Would you like to hear a joke? OK, well, I can’t remember how it starts, but the punchline is “he eats chutes and leaves.”
Much like my terrible joke, your blog post won’t live up to its potential if it’s missing critical elements. It doesn’t matter how well you write, how awesome your editing skills are, how careful you are when proofreading or how mind-blowing your blog topic is, if your blog post is unorganized and lacking important aspects, it will have trouble meeting the objectives you have set out to achieve.
Fortunately, when we take time to organize our thoughts before writing, the likelihood that a crucial component is missing is greatly reduced. Consider the fact that 55 percent of visitors scan a blog post for 15 seconds or less before moving on. Having a well-organized post allows readers to determine whether its information is relevant during a quick scan, increasing the chance they stick around and actually read your post.
In my previous post, I discussed the importance of establishing a structure and set of rules to follow in order to write an effective blog post. While every writer’s blogging process differs, almost every blog post that is effective in achieving its goals includes the same critical elements of organization.
From headlines to a call to action, blog posts typically have a number of components that makes following along easier and aids in the comprehension of a post. With any piece of written communication, your goal should be to make that text as easy for your reader to follow as possible. If readers need to re-read your post to gather the main points, the blog post will have less of an impact.
In addition to helping guide readers, organization can also help alert Google and other search engines to critical topics in longer posts, which is better for search engine optimization (SEO). Now that you know why organization is important, the rest of this post will discuss how to organize an effective blog post.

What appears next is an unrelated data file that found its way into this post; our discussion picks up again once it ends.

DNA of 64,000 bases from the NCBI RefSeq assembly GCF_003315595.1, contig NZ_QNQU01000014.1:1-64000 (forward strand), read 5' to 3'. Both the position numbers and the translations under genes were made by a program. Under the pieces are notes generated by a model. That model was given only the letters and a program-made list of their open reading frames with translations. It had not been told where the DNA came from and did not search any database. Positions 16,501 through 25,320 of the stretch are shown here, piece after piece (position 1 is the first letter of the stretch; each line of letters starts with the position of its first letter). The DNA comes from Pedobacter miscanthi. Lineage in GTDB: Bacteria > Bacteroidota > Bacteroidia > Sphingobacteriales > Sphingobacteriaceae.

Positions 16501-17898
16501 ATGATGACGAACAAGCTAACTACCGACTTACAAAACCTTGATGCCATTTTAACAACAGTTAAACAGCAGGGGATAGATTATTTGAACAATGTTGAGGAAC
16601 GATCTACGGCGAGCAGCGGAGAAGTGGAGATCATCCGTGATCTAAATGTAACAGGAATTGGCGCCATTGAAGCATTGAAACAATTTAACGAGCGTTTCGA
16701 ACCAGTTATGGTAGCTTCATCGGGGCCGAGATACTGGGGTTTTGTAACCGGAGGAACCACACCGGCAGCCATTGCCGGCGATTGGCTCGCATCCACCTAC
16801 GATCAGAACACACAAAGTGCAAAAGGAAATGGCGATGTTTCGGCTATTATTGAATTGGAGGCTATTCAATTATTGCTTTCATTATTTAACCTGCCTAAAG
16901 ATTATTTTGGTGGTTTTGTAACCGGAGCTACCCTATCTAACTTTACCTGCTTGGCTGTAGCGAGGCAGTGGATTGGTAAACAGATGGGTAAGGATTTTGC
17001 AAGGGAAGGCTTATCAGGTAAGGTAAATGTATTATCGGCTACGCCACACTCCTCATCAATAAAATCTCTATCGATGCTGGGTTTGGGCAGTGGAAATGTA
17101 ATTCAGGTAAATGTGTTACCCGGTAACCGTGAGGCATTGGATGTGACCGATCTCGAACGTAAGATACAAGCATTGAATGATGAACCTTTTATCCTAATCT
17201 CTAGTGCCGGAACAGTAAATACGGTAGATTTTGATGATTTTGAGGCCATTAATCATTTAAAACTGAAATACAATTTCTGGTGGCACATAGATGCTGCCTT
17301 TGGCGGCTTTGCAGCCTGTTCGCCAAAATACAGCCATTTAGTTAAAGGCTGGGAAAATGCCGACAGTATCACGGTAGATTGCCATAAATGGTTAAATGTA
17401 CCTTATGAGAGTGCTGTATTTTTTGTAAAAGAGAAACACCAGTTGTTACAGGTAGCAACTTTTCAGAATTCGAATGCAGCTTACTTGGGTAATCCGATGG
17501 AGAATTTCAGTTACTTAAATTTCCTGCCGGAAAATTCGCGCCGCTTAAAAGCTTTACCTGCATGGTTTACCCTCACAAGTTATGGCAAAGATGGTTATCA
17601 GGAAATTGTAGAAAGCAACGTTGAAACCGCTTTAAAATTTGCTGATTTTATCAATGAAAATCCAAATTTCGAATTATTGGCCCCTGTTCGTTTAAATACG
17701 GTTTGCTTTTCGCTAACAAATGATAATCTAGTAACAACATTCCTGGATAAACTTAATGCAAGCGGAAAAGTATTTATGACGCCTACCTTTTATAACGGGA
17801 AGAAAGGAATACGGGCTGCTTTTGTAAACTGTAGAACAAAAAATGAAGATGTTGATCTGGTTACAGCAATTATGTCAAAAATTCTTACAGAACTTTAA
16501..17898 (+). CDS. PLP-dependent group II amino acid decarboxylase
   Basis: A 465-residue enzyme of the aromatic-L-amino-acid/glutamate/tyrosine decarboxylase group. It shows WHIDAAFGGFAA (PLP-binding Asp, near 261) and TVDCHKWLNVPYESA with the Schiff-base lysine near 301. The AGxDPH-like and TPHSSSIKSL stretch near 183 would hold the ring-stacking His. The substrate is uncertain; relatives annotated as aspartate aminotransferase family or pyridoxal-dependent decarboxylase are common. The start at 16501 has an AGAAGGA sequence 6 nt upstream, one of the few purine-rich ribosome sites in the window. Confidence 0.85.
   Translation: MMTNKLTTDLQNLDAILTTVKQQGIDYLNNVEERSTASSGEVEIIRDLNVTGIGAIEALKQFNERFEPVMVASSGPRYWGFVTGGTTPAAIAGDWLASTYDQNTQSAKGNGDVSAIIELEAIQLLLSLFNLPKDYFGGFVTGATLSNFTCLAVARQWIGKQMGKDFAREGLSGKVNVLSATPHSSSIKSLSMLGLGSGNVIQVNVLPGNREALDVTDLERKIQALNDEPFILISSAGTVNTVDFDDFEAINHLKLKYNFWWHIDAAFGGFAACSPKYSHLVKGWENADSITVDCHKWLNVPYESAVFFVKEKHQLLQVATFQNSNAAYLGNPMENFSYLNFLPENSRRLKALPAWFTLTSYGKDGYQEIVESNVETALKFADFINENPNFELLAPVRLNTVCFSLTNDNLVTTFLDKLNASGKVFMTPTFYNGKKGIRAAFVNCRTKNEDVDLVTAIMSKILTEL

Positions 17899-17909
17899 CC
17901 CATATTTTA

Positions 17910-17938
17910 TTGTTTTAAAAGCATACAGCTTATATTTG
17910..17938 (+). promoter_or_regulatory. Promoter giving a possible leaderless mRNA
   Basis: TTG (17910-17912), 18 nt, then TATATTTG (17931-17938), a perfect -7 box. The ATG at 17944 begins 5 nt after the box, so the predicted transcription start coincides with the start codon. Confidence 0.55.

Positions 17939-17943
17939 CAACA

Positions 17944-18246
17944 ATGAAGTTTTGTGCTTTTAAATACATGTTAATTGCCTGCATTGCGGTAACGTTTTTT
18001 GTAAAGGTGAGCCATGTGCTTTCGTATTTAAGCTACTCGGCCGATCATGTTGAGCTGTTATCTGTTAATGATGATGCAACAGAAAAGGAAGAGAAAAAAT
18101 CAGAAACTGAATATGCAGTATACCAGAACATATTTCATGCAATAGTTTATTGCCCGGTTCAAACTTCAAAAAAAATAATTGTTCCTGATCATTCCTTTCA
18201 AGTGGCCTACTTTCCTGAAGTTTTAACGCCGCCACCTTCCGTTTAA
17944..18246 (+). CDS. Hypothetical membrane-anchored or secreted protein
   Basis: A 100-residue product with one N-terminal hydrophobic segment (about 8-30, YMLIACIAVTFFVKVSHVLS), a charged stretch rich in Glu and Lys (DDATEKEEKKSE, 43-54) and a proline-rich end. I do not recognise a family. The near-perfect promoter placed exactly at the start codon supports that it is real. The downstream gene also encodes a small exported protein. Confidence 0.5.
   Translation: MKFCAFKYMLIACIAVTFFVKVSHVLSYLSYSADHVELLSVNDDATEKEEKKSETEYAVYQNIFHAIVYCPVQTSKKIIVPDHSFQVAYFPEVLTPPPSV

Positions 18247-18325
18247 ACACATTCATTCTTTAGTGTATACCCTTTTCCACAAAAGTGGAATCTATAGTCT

Planning Your Blog Post
By spending just a few minutes to plan out your post ahead of drafting, you often save even more time during the editing process. Remember one of those outlines you created in high school English class? Think about the clearest way to structure your post in order to convey the information you’re trying to get across.
A solid plan allows your post to stay on topic. When your post strays away from the point and doesn’t deliver on what was promised in the headline or introduction, readers will become upset and may not finish reading. Additionally, if it’s clear during the planning stage that your post won’t be effective, you can switch gears before you start writing, which will save a lot of time, effort and headache down the road.
Planning can also help flesh out additional ideas. Take this blog post as an example. I began writing down my ideas for a blog post about blogging, and when I was organizing them into a structure, I realized my two main points — the blogging process and blog post organization — could be their own separate posts.
While some bloggers find planning to be cumbersome or feel that planning kills their train of thought, I find it much easier to write when all of the elements of my post are already laid out in front of me.